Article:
What happens when scientists become entrepreneurs?

​In his doctoral thesis, Marouane Bousfiha explores how “academic entrepreneurs” combine the two very distinct roles of being both academic scholars and for-profit entrepreneurs. The findings suggest that the academic entrepreneurs actively learn and develop from being in two different worlds.

What challenges do you focus on?

“Being both an academic researcher and a startup founder means frequently transitioning between two jobs that are governed by different values, norms and expectations. As academics, these individuals are expected to transparently share their results with a community of peers, consistently seek truth rather than financial or personal benefits, and actively expose their work to public scrutiny. As entrepreneurs, they are expected instead to privilege secrecy, uniqueness, and the maximization of personal gains.”
“Combining these apparently different roles can be confusing and challenging. Yet, an increasing number of academic scientists are creating startups to commercialize their research results. In my research, I ask questions such as: ‘What is it like to simultaneously engage in these two lines of work?’ And ‘what can we learn if we compare the experiences of scientists from two different contexts, such as Chalmers and Stanford?’”

How do you address this challenge with your research?

“One of my research aims is to understand how academic entrepreneurs manage to combine their roles and in so doing construct a coherent professional identity. Given that many universities are aggressively promoting new initiatives to stimulate academic entrepreneurship, a lack of such detailed understanding of how university researchers live through the process of commercialization can cause the implementation of policies that are ineffective or even counterproductive. In contrast, a better understanding of how professors concretely experience being startup founders and university researchers could inform more fitting policies and guidelines in this regard.”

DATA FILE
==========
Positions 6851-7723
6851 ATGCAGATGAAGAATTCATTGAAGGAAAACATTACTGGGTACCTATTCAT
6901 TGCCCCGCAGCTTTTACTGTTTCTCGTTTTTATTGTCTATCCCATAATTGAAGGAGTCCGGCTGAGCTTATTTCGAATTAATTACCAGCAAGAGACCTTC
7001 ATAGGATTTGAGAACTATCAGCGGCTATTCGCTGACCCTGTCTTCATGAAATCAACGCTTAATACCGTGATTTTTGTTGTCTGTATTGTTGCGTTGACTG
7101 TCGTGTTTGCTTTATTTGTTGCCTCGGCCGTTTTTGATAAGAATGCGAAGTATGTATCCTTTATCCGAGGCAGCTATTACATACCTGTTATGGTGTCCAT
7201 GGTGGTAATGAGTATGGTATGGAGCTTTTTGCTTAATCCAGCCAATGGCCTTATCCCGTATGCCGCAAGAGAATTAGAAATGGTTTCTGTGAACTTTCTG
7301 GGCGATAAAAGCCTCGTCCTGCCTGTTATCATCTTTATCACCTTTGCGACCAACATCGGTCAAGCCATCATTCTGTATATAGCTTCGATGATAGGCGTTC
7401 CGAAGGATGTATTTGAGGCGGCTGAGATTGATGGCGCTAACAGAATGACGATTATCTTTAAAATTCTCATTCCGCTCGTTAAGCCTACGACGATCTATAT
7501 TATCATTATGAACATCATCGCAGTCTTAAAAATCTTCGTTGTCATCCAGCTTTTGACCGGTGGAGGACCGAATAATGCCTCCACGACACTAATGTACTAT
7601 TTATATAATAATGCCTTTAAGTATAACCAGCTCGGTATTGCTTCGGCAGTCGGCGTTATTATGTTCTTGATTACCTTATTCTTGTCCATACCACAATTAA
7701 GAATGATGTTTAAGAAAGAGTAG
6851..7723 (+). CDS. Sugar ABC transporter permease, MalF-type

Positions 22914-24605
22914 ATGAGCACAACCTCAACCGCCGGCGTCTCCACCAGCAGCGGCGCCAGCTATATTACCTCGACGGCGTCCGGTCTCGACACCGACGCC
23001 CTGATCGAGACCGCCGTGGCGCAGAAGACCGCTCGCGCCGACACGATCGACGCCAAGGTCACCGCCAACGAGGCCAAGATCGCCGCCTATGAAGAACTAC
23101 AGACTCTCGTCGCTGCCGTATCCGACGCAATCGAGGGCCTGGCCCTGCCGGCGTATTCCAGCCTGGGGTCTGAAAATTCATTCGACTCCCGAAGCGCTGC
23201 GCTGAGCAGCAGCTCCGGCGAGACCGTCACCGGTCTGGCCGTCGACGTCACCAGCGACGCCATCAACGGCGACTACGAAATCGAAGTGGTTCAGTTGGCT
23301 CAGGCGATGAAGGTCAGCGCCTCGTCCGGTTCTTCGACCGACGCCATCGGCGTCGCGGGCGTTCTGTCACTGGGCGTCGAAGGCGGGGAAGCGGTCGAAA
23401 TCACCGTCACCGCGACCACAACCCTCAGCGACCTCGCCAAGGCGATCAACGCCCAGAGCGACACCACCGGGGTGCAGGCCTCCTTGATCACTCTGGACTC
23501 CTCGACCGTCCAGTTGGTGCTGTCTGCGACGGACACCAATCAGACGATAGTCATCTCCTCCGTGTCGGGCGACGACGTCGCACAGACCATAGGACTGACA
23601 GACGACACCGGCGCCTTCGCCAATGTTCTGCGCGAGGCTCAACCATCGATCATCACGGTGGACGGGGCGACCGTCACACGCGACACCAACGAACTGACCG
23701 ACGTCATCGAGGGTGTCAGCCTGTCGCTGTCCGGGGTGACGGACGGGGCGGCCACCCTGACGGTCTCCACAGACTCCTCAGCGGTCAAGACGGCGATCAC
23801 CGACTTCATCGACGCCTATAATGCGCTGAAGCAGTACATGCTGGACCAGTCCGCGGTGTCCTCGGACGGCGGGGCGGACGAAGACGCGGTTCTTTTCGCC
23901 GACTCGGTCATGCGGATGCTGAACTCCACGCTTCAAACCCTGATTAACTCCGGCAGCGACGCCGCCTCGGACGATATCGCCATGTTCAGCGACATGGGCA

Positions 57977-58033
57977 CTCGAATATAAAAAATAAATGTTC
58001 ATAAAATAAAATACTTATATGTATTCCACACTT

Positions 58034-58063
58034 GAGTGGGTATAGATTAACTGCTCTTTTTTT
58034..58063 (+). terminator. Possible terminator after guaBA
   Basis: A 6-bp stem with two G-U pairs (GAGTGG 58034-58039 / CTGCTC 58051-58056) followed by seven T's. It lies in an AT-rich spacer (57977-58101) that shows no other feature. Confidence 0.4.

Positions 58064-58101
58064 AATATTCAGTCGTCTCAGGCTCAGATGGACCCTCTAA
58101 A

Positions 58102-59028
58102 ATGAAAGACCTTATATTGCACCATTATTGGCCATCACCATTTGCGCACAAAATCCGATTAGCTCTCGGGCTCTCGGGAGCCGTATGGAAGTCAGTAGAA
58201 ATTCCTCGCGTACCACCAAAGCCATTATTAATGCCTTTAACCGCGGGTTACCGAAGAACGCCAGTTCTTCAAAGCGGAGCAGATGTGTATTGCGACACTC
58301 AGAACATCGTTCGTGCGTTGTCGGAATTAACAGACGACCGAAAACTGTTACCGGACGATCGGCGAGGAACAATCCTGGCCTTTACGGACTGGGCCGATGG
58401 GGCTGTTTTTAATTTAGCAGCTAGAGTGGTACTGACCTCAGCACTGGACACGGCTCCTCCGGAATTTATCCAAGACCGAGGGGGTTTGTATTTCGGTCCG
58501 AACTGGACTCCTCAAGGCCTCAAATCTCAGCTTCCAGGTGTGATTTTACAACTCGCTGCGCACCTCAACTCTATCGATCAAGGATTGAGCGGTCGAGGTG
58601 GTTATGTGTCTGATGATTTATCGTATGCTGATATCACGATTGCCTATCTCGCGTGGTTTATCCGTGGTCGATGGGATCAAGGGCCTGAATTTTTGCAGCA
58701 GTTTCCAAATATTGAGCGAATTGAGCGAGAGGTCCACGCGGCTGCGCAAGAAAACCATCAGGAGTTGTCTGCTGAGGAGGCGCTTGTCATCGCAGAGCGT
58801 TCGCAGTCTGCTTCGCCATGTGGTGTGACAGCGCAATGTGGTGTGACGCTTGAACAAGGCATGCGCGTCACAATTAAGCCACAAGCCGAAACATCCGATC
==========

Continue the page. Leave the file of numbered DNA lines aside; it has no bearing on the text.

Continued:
What were the main findings?

“By actively engaging in entrepreneurial work, academic scientists learn how to identify and nurture cross-fertilization effects between the tasks and activities involved in both roles.
For instance, they report how their long experience with writing research funding applications made them really good at pitching their ideas to investors, and how their experience leading and managing research groups at the university better prepared them to manage their startup employees. They also describe how their research and teaching got positively influenced as a result of their exposure to relevant and real-world problems in the startup.”

What do you hope your research will lead to?

“Instead of focusing on macrolevel explanations, I chose instead to study the actors who are at the front line, and whose everyday actions are creating the change towards more entrepreneurship in the university. I hope that my research can provide useful insights to institutional actors – e.g. policy makers, university administrators, public funding agencies – who are trying to design policies that are attuned to the practical realities of academic entrepreneurs.”
Text compilation: Daniel Karlsson
The thesis defence will be online on Zoom, 25 May at 13, find link here

Published: Fri 12 Jun 2020.